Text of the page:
The Supreme Court may have struck down Roe v. Wade with its decision in Dobbs v. Jackson Women’s Health Organization, but reproductive healthcare and nonprofit workers in the Midwest are rising up—and unionizing—to demand better working conditions. 

“We’re constantly in the crosshairs, and every moment, we’re operating to some degree in crisis mode,” said Kameron Brodie, who was a Leadership Annual Giving Officer with Planned Parenthood North Central States (PPNCS) and is now a Senior Manager in Donor Engagement. “We’ve been creating our own little support system with the union.”

Around 435 PPNCS workers in Minnesota, Iowa, Nebraska, North Dakota, and South Dakota voted to join SEIU Healthcare Minnesota and Iowa and create PPNCS United. They announced their union drive in May and won their election on July 21 with over 90% of the vote after a three-week voting period. The union is necessary because, according to workers, decisions are often made by executives who have little experience and knowledge of what it’s actually like for the frontline workers in the clinics. 

These workers are weathering the changes brought on by the Supreme Court’s decision in Dobbs that overturned Roe in June and criminalized and restricted abortion in 22 states. In Minnesota, abortion is a right enshrined in the state constitution, and in July, Ramsey County judge Thomas Gilligan ruled that abortion restrictions are unconstitutional in Doe v. Minnesota.  However, the states surrounding Minnesota that haven’t ruled abortion to be a constitutional right have been enforcing bans against the procedure, making the state of Minnesota an island of abortion access for patients who can afford to travel. Before the Dobbs decision, clinics struggled to meet demand for abortion as nearby states increased restrictions. After the Dobbs decision, staff at Planned Parenthood and Whole Woman’s Health experienced a surge of patients traveling from out of state.

In this challenging environment, the PPNCS workers were buoyed by a gesture of support from the Minnesota labor movement. In September, the Minnesota AFL-CIO convention unanimously passed a pro-choice resolution in support of workers at PPNCS, calling for Roe v. Wade to be codified and for protection for abortion seekers and clinic staff.

The resolution acknowledges that working people and people of color are more vulnerable under abortion bans because of a lack of financial resources. According to the resolution, “the MN AFL-CIO will publicly advocate for reproductive freedom, including access to safe, reliable, and legal abortion services, by participating in rallies, legislative advocacy, and other campaigns to protect those rights where they remain in place and, where they have been taken away, to establish them again.”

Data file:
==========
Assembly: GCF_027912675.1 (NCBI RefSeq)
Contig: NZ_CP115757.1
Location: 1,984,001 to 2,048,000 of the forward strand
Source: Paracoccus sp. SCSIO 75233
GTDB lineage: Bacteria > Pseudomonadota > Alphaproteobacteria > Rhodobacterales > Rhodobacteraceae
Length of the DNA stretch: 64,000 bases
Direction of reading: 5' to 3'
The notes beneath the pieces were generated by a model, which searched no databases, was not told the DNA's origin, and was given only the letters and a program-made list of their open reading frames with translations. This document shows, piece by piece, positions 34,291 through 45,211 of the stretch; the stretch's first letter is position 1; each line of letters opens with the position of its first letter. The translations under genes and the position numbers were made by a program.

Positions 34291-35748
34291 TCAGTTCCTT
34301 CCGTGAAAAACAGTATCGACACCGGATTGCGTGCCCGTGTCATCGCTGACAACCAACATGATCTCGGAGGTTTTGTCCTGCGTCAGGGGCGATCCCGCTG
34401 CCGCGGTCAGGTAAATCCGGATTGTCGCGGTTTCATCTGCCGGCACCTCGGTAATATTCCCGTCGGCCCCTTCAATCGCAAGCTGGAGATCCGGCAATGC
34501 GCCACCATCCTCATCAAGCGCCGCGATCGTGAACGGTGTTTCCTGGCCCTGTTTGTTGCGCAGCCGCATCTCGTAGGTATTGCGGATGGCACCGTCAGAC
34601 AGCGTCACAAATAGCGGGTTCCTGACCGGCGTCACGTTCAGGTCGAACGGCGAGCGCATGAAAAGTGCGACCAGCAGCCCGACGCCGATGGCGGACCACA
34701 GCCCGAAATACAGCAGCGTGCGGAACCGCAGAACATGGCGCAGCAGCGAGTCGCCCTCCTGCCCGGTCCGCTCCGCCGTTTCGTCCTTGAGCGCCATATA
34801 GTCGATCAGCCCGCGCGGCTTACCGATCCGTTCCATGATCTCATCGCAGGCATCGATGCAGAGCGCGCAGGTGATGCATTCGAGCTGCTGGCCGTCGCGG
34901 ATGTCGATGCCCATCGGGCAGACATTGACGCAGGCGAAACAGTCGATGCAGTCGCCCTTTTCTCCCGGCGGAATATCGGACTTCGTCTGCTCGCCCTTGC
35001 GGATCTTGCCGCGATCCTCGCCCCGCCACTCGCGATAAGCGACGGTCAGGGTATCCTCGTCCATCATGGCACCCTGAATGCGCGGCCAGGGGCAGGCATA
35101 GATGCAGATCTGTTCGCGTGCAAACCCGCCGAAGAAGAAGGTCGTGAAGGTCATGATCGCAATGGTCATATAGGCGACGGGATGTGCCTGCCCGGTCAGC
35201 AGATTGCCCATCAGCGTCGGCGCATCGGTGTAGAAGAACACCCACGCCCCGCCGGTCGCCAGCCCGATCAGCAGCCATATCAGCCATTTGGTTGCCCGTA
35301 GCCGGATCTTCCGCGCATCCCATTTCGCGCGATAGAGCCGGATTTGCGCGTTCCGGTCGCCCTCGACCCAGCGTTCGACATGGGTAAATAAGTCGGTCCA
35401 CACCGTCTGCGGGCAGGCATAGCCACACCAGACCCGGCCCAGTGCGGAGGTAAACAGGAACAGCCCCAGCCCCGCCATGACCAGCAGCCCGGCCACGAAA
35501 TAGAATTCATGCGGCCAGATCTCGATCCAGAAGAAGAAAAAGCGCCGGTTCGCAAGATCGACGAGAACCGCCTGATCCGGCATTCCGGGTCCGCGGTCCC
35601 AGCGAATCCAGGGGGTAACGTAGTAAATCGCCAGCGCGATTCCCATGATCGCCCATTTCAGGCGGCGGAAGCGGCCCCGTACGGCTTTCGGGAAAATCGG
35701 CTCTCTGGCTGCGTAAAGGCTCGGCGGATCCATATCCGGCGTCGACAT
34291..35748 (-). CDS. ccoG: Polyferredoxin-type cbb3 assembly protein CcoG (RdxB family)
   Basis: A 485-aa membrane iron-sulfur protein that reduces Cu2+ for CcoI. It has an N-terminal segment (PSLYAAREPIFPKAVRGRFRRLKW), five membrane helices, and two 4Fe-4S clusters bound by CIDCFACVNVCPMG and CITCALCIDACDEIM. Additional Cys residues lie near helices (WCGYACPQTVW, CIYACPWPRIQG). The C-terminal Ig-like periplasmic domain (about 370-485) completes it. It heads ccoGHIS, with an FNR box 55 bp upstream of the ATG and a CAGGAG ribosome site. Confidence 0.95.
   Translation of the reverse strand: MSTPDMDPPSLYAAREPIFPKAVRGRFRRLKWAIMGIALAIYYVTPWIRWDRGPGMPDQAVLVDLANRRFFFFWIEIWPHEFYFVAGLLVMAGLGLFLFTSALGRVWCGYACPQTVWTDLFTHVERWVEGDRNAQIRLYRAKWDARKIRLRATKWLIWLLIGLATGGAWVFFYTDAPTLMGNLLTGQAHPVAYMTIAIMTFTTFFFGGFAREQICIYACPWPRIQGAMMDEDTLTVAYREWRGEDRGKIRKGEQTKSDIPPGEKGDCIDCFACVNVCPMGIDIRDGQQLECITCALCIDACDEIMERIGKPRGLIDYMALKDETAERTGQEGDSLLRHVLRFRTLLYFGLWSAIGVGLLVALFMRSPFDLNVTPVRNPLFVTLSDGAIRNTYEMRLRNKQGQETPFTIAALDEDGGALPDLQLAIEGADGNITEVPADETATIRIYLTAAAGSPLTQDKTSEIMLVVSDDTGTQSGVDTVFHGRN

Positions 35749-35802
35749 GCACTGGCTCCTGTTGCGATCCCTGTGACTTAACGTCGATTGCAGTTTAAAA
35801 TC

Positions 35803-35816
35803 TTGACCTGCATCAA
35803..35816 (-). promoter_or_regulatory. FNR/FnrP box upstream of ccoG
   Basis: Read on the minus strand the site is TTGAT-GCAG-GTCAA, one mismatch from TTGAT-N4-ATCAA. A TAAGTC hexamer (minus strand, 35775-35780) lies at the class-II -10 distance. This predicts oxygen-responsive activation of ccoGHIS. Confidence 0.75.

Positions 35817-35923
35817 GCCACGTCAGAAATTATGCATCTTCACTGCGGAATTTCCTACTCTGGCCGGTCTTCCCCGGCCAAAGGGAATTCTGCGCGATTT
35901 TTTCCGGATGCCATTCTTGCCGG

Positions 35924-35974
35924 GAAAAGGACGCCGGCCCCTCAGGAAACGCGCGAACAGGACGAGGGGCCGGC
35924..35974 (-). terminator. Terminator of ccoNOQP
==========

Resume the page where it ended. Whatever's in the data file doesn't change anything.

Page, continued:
“A long battle”

Sage Shemroske is a health center associate in Minneapolis. “On the mirror in our employee locker room, there’s a printout of a pink piece of paper that says ‘grateful for you!’ with the Planned Parenthood font and the Planned Parenthood logo,” they said in a press conference celebrating the union victory. “I taped up informational flyers all over the locker room and underneath that piece of paper. And when I saw the contrast, I thought, ‘grateful for our labor, but not grateful enough to pay us fairly for it.’’”

Restricting reproductive freedom means that those who seek care have to take matters into their own hands. This mural across the street from Planned Parenthood’s St. Paul location shows monarch butterflies floating around a hand encased in barbed wire grasping a flower.

April Clark, Senior Training and Development Specialist R.N., in Iowa, said that there were many hugs and tears in the clinic after the election results. “The vibe of the working environment has changed,” she said. “We had to move how we saw patients very quickly with the 24-hour informed consent process that the Iowa Supreme Court put back in place. It’s been really overwhelming. We’re basically seeing each patient twice, so it’s limiting our capacity. With the fall of Roe, we’re getting more patients from out of state, and we’re the lowest state for people coming from the South.”

Clark said the recent changes in access to abortion care made the fight for unionization stronger.

“This has been a long battle and we have done a lot to get here. We are all very tired,” said Mimi Arabalo, Bilingual Health Educator in Nebraska. “While we’re fighting for ourselves, we’re also fighting for our patients to have access to reproductive justice.”

Internal changes to work environment

Pro-choice organizations devoted to the mission of reproductive rights and freedom can still suffer from toxic workplaces. The Planned Parenthood Federation of America, which is the national office PPNCS is affiliated with, unionized with SEIU last year. PPNCS refused to voluntarily recognize the union, forcing an election. The CEO of Planned Parenthood League of Massachusetts circulated a letter discouraging employees from voting in favor of a union before workers won an election in July.

Compounding the political climate, PPNCS workers say they have faced internal changes. PPNCS announced the resignation of its president and CEO Sarah Stoesz last December after 20 years of leadership. 

On September 7, PPNCS announced its new president and CEO, Minnesota state representative Ruth Richardson, who just won her reelection. PPNCS says that, while acting as state representative, Rep. Richardson won’t be involved in political work or lobbying for PPNCS. Since Minnesota has a part-time legislature, it’s not unheard of that representatives have jobs related to their government work. When Workday Magazine reached out to PPNCS for comment on unionization, Molly Gage, Vice President of Human Resources, sent a statement:

“Planned Parenthood North Central States is committed to working together with Service Employees International Union Healthcare Minnesota & Iowa (SEIU) to advance the mission of Planned Parenthood across our five-state region. At a time when reproductive rights and the freedom of bodily autonomy are under intense attack, we are dedicated to improving access to all sexual and reproductive health care, including abortion, and comprehensive sex education. We are working together to make sure we are supporting the dedicated PPNCS staff across the affiliate as we preserve abortion access for the community and provide essential education and health services. Every person deserves the right to control their bodies and their futures, and our partnership will continue advancing our values and collective impact. After our second day of bargaining, we remain optimistic we will reach a collective bargaining agreement through the organizing process that reflects these values.” 

What workers are asking for

Kameron Brodie, who started at PPNCS in December 2019, interned with Planned Parenthood Federation of America in the past. She was going to school to be a teacher, and taught second grade and Pre-K in New Jersey for a while. She had been to Minnesota before, and when she saw an opening at PPNCS, she decided to make it her new home.